Sheryl Sandberg Says We Need To Teach Girls To Lead — Here's Why

Flickr / Drew Altizer

Sheryl Sandberg

Flickr / Drew Altizer

Alex Wilson
Alex Wilson
May 25, 2024 at 9:8AM UTC
Sheryl Sandberg has pinpointed another problematic gender gap for women at work, but instead of taking place in the boardroom, this one starts in the classroom. The acclaimed businesswoman and best-selling author recently announced that we need to start teaching girls how to lead at an earlier age.
“I believe everyone has inside them the ability to lead,” Sandberg said on BBC Radio 4’s Desert Island Disc radio show. “We should let people choose that not based on their gender but on who they are and who they want to be.”
At Harvard, Sandberg saw that women were more frequently undermined than their male counterparts. She realized that teaching girls from a young age that they can lead just as well as boys will inspire them to advocate for themselves.
“We start telling little girls not to lead at very young ages, and we start telling little boys to lead at very young ages, and that’s a mistake,” Sandberg said.
Sandberg credits her personal experiences for showing her that women are excellent leaders. When talking to Mashable, Sandberg said her mother inspired her because she “is the most giving woman in the whole world who has done more for me and everyone else around her and anyone I’ve ever met.”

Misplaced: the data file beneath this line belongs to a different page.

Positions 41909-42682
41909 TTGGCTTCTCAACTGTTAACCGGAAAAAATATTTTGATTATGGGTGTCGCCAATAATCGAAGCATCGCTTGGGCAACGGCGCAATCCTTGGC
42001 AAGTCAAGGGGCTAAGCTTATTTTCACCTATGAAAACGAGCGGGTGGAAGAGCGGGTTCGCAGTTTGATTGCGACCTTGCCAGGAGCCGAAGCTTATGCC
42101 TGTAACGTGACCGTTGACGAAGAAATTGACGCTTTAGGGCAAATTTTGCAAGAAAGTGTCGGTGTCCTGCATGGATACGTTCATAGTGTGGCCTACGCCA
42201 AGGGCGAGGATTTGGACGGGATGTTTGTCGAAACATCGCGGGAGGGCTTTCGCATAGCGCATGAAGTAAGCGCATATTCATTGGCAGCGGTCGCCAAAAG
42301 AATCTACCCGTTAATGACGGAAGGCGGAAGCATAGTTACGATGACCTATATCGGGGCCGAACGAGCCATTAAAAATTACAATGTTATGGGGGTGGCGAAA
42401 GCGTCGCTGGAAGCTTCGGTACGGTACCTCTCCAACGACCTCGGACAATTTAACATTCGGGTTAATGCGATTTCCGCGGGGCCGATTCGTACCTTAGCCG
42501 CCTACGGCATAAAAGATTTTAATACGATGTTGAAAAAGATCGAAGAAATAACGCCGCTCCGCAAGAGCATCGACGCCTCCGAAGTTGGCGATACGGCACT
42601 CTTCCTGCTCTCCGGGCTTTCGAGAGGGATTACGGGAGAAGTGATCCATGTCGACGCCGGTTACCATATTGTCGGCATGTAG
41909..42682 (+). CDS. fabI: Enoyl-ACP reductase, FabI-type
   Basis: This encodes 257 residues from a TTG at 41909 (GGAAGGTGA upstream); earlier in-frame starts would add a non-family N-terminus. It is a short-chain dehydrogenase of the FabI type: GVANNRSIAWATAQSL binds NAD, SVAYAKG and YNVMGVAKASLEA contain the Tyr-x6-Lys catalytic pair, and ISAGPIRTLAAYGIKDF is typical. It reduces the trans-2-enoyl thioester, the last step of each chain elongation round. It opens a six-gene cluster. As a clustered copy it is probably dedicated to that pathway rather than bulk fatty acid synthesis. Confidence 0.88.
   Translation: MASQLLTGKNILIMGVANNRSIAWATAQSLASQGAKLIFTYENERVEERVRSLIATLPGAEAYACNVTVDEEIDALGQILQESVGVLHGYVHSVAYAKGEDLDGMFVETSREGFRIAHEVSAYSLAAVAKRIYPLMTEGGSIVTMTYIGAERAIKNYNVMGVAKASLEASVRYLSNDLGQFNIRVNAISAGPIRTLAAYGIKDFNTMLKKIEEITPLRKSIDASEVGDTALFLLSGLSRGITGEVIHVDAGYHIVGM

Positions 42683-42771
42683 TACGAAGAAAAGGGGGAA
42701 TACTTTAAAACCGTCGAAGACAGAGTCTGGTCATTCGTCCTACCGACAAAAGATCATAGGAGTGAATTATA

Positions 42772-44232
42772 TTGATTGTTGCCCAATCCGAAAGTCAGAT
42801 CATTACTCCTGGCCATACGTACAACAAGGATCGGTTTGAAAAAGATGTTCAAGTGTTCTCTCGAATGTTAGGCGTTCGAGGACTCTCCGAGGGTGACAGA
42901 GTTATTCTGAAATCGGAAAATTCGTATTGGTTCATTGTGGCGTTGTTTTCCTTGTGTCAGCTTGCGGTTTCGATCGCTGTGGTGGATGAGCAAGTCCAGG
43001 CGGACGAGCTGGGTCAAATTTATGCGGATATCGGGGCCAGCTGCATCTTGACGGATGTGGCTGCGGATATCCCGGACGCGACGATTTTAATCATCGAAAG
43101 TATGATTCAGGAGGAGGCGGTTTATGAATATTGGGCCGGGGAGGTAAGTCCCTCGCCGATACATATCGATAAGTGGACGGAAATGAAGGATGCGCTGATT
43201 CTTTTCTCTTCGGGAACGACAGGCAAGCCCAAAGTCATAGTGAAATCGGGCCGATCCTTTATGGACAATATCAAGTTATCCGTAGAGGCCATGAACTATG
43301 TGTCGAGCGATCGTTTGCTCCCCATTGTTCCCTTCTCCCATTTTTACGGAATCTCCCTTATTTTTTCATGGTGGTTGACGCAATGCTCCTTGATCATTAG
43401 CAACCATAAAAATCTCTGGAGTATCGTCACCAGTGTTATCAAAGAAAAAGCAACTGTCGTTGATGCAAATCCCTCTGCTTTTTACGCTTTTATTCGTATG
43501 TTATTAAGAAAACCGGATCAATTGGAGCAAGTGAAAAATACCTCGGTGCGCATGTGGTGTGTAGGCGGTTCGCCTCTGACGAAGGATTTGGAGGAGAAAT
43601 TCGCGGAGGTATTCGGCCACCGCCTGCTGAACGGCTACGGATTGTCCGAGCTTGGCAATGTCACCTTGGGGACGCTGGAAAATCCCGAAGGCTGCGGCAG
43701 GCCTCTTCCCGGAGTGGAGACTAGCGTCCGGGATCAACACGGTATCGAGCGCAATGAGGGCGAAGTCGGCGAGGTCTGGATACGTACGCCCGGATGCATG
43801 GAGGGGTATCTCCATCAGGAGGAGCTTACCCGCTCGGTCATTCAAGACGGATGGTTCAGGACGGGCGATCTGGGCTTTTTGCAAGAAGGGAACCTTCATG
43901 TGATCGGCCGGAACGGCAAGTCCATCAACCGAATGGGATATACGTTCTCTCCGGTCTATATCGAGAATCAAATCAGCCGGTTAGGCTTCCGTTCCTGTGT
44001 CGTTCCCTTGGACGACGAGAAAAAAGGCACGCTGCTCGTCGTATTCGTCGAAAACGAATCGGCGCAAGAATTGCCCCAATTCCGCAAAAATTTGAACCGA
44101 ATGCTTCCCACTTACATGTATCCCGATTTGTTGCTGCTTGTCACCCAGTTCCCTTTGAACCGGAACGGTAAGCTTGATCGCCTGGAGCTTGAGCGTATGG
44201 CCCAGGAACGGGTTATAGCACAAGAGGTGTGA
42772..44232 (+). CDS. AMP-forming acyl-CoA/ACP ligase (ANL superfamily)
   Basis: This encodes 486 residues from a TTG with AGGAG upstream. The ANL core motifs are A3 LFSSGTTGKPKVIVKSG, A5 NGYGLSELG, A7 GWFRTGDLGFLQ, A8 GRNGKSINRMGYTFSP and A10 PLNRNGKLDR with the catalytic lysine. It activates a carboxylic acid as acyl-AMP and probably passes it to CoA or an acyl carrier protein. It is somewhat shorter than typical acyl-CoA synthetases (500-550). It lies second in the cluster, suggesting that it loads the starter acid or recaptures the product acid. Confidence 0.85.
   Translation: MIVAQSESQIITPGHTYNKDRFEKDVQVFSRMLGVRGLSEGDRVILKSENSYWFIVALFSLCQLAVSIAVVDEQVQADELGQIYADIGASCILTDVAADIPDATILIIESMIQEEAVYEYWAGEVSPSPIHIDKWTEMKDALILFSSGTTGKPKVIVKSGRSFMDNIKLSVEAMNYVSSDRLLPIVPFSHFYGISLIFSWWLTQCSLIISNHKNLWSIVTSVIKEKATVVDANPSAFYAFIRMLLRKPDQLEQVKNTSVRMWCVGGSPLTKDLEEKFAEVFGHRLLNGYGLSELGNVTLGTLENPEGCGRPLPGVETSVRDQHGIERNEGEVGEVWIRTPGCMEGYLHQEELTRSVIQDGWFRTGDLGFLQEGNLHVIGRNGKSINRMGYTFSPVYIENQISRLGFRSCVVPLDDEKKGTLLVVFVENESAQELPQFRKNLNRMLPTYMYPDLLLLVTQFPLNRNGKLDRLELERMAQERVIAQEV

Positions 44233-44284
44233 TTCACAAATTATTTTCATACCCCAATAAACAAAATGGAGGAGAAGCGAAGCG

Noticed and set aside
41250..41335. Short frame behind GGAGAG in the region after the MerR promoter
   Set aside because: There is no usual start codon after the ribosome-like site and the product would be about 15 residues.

As a result, Sandberg has devoted a large part of her Lean In initiative to teaching young girls how to lead and how women can be role models for girls. If you agree with Sandberg (and here’s hoping you do!), here are some ways you can inspire girls to be the next generation of leaders.
1. Encourage girls to speak up.
Boys are more likely to call out answers in the classroom and are less likely to be interrupted. Not only should we teach girls to take advantage of speaking opportunities, but we can teach them how to counteract being interrupted by speaking confidently when they’re called upon (and even when they’re not).
To be a good role model, speak with confidence around young girls so they know what it sounds like. Make an active effort to not apologize for your opinions and, if you hear a girl fall into those habits, explain how these actions can undermine the point she’s trying to make.
2. Teach girls how to handle conflict.
There are a lot of examples of girls being mean to girls in media. (We literally have a movie called “Mean Girls.”) Instead of just focusing on how to get along with other people, encourage girls to use their problem-solving skills to solve conflicts. Conflict management teaches girls how to brainstorm solutions in a direct way, without personalizing or dramatizing an issue.
3. Celebrate other women.
As Madeleine Albright once said, “there is a special place in hell for women who don’t help other women.” Inspiring female leadership is easier when you actively support female leaders. Take the time to compliment other women’s work and encourage young girls to celebrate the accomplishments of their peers. 
No matter how you choose to inspire young girls, you’ll make Sheryl Sandberg proud just by making the effort. After all, the next generation of female leaders depends on it!

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